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The Outdoors Boosts Child Development 
A study in Britain has found that exposing children to learning in the outdoors pays big dividends in social and emotional development. News flash, eh? Sadly, as the BBC article points, children today have fewer opportunities to get outdoors, a cause for concern here, as well as there. http://www.bbc.com/news/science-environment-36795912

Floodplain Battle Brews 
Human settlement has followed waterways since before civilization. Modern development along waterways has, however, many undesirable ramifications. From habitat loss to flood-driven property loss, the costs of floodplain development have come into sharper focus in the light of climate change. Now, FEMA and the National Marine Fisheries Service are in the process of defining tighter rules on floodplain development. Caught in the middle of any outcome from this are a number of Oregon cities. The Oregonian has more: http://www.oregonlive.com/opinion/index.ssf/2016/07/floodplain_palooza_shows_the_n.html#incart_river_home

Scientists Point to Unsafe Decline in Biodiversity 
A report published in Science magazine details the findings of an international team of scientists: the human-caused decline in the planet’s biodiversity stands to wreck devastating consequences to ecosystems and humanity. Of course, this shouldn’t be a surprise; every ecosystem on the planet is declining, and there are bound to be consequences. The BBC summarizes the report: http://www.bbc.com/news/science-environment-36805227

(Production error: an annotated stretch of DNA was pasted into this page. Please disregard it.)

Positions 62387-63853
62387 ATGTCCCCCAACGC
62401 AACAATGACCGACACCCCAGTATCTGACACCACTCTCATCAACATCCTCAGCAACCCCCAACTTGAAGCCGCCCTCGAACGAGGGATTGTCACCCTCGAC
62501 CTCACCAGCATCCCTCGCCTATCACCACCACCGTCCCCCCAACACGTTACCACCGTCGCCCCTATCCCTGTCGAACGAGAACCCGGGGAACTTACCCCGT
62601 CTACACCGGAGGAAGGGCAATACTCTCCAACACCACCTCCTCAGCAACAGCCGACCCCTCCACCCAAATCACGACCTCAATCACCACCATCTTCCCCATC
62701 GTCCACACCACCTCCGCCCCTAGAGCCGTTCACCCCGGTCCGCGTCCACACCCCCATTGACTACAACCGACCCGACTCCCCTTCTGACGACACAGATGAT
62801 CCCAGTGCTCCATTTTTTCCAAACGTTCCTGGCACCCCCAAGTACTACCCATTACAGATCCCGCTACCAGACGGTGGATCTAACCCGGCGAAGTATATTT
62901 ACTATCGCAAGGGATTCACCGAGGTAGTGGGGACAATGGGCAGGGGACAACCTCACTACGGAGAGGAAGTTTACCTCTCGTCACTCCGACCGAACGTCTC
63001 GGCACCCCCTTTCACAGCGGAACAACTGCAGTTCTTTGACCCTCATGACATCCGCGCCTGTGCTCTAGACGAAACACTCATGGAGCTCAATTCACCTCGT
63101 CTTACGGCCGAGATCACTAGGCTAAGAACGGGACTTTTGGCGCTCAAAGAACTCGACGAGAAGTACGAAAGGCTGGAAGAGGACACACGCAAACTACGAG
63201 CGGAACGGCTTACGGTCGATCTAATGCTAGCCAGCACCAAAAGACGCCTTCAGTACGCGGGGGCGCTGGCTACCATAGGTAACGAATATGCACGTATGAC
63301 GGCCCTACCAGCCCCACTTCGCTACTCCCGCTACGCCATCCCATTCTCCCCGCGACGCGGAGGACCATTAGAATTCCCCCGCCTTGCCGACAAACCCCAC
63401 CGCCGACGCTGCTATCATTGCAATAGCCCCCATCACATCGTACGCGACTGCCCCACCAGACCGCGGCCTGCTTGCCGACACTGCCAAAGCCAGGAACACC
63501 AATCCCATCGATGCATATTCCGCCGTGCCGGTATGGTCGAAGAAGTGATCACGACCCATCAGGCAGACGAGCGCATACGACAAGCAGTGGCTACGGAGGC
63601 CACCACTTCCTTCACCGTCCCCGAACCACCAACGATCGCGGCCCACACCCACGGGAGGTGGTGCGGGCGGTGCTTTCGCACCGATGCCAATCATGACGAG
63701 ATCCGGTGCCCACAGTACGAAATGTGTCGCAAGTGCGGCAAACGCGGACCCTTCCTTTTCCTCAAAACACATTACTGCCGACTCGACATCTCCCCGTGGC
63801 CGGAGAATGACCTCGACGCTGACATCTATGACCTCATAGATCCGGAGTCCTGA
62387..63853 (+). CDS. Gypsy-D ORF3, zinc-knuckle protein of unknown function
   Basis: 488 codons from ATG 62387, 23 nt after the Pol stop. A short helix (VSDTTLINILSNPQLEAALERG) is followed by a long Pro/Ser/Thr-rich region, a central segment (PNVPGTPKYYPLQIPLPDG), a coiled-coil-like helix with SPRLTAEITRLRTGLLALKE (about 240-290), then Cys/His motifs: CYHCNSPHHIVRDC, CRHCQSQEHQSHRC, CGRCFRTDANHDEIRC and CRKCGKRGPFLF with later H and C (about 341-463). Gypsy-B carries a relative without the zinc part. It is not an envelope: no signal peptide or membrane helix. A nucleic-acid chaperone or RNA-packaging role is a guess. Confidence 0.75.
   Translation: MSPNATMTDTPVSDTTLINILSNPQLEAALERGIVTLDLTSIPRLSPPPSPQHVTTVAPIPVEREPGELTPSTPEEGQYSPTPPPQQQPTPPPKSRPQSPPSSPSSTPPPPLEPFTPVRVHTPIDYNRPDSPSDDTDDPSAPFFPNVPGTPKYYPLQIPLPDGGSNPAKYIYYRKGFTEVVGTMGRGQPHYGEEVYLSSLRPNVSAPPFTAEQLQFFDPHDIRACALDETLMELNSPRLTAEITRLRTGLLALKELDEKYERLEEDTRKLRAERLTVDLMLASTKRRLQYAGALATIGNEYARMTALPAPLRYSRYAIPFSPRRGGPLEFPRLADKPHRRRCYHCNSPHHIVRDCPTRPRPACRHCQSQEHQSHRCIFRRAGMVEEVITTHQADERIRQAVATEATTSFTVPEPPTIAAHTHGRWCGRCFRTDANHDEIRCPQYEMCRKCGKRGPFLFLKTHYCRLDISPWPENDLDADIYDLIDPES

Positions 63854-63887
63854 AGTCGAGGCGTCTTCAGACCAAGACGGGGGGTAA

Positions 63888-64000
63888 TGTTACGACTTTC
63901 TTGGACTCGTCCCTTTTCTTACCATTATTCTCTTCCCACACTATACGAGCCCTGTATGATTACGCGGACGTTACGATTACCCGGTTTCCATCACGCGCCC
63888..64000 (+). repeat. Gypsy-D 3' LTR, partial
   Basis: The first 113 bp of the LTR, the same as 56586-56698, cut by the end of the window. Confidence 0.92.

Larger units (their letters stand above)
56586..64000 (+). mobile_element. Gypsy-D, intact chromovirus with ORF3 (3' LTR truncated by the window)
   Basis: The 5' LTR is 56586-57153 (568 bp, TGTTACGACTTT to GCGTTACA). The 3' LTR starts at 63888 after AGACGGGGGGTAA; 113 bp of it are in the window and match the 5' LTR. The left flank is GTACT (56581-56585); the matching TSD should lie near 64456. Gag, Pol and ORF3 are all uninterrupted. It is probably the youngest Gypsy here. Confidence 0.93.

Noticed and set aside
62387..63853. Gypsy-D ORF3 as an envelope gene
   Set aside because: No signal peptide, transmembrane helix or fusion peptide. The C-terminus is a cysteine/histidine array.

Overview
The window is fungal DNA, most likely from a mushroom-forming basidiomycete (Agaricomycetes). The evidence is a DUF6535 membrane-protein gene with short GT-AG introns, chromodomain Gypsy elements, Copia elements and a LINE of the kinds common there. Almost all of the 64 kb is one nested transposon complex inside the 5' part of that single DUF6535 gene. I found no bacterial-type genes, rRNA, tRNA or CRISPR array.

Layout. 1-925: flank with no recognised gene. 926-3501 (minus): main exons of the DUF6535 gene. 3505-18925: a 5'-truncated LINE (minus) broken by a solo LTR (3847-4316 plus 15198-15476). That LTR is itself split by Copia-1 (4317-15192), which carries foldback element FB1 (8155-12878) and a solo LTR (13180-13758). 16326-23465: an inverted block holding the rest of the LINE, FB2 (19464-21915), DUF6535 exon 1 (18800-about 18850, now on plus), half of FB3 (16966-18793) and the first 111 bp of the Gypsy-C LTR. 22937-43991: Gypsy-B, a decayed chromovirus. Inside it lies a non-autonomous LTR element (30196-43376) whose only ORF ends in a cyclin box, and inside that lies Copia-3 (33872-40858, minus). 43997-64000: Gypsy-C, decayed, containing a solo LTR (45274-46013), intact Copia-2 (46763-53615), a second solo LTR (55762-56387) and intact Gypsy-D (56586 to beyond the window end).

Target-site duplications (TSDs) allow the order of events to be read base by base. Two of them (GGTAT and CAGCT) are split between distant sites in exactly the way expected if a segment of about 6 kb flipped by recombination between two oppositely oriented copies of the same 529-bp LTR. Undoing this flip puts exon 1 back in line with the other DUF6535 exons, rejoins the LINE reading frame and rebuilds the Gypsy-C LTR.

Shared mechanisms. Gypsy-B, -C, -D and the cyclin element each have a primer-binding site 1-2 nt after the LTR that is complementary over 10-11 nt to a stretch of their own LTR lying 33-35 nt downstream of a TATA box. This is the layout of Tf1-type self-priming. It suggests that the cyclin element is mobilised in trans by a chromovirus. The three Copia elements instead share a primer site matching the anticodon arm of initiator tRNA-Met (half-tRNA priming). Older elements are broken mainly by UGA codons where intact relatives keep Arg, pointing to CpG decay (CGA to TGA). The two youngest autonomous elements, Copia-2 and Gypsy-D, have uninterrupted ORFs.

Public Thinks National Parks Undervalued 
It seems blatantly contradictory: While park budgets are gutted by politicians, the public seems to think the parks are worth way more than we spend on them. Then again, many politicians would like to see public monies flowing into their friends’ private pockets, and not the hands of public employees. Anyway, the Smithsonian has the story on the public’s park appreciation: http://www.smithsonianmag.com/articles/americans-think-national-parks-are-worth-way-more-we-spend-them-180959802/

Bats Suddenly Popular in the Face of Zika, West Nile 
As new viral infections make their way into the United States, some are waking up to bats and their mosquito-devouring habits. The New York Times tells the story of a Long Island community betting on bat boxes to make a difference: http://www.nytimes.com/2016/07/05/nyregion/devouring-1000-mosquitoes-an-hour-bats-are-now-welcome-guests-as-zika-fears-rise.html?_r=0

Putting a Dollar Value on Nature 
The standard development model holds that the only value to be had from nature is by exploiting it. Forgotten in that equation are the essential services provided humanity by nature. As the Smithsonian reports, some are now looking to find a more viable balance in our relationship with nature by quantifying its contributions to our welfare: http://www.smithsonianmag.com/science-nature/can-you-put-price-tag-nature-actually-yes-180959678/